Yet Mr Liddell has plans to expand in the US. Industry observers suspect that rival clearing businesses are lobbying Washington lawmakers in favour of the threshold. Nasdaq OMX is building an interest rate swaps clearing business that would compete with LCH.Clearnet’s SwapClear swaps clearing business.

Mr Liddell admits that any proposal to limit bank ownership of a clearer “could be a problem for us, and we are obviously hoping that it won’t get through to the legislation”.

He also dismisses the idea that banks in the OTC markets would be reluctant converts to clearing in any case.

“The strange thing is it seems there are people who believe that there is some reluctance on behalf of some of the banks to have this stuff cleared. We just don’t see that.

“The fact of the matter is we want to clear more types of activity, our customers want to clear more types of activity, the regulators and politicians want us to clear more OTC derivatives. So I am not sure who’s resisting it.”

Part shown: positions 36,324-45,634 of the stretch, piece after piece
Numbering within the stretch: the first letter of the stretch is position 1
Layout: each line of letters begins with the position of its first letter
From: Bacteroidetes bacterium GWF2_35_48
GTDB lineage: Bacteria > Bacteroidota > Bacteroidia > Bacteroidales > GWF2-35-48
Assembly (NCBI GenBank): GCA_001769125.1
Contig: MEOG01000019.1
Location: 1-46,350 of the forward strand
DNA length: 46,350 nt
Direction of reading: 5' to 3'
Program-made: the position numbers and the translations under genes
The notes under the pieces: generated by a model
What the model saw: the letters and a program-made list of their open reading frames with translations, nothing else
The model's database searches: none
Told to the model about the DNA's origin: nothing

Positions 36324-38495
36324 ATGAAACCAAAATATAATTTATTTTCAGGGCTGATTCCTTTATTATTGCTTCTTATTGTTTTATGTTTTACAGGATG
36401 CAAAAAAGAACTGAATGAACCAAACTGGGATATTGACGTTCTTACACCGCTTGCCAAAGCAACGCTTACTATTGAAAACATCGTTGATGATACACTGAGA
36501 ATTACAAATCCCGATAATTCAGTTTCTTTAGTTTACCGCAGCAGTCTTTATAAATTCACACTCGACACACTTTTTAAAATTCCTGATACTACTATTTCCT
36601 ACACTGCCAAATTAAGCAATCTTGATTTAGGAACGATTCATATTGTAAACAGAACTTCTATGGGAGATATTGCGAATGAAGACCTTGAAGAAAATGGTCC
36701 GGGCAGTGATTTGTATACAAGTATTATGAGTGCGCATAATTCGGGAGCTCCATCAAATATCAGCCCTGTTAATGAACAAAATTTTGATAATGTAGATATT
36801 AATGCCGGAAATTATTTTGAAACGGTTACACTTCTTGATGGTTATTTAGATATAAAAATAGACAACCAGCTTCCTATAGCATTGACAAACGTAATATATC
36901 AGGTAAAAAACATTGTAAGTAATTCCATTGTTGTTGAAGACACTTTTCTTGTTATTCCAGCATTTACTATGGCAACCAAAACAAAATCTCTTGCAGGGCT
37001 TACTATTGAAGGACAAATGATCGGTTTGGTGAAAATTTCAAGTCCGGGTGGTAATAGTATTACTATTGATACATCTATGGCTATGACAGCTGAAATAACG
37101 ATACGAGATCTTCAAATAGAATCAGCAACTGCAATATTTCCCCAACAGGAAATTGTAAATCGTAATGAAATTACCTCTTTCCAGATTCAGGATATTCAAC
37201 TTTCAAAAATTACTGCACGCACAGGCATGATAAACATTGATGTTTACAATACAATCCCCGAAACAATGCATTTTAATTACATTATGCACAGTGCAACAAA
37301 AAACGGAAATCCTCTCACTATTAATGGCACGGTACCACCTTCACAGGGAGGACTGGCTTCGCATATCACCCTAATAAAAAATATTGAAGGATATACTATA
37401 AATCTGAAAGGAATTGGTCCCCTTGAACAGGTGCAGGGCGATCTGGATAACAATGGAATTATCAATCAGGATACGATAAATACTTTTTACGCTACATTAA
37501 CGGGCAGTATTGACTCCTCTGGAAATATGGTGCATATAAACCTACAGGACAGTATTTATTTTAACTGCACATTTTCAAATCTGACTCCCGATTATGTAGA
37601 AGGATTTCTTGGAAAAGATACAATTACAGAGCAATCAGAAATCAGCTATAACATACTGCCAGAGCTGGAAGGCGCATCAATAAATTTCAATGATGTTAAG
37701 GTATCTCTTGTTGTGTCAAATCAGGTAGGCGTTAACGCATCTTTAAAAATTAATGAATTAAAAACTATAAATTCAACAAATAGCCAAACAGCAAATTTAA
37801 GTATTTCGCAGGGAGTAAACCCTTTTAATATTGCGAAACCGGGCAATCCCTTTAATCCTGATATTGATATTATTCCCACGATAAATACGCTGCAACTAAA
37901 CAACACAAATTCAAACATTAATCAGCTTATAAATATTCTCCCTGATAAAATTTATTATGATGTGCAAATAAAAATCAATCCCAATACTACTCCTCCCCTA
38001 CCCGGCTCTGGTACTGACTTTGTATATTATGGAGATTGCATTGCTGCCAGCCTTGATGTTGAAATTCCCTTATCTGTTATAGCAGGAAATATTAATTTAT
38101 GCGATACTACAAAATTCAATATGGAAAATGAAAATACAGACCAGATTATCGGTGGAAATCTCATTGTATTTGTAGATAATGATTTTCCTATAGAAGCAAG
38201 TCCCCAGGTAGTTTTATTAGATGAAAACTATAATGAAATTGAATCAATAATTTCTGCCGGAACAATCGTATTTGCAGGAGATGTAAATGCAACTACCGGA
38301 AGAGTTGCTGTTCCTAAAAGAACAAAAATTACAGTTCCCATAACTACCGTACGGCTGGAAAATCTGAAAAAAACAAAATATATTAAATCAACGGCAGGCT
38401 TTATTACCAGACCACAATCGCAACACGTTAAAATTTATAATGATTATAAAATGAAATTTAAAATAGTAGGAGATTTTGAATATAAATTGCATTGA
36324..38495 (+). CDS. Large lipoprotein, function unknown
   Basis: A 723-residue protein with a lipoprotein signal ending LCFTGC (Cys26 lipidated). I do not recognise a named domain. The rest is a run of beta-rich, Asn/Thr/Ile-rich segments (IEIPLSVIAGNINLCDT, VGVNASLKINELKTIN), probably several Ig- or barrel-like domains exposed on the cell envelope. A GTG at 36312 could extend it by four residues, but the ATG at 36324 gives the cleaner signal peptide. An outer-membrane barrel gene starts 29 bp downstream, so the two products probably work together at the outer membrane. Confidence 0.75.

LCH.Clearnet’s need to focus on Washington has come just in time. For the past year it has been distracted by uncertainty over its future ownership.

Last week the clearer drew a line under this by re-organising its shareholder base, and seeing off a potentially hostile bid from a consortium of banks active in the OTC markets, together with Icap, the inter-dealer broker. A bid from The Depository Trust & Clearing Corporation, the nearest, and much larger, equivalent to LCH.Clearnet in the US, has also come and gone.

But Mr Liddell, who spent 10 years in the British coal industry – even running a coal mine during the country’s famous miners’ strike of the 1980s – says: “Because of where we sit, because of what we’re involved in we’re always going to be involved in different conflicts, different tugs of war, things like that. It sort of comes with the territory.”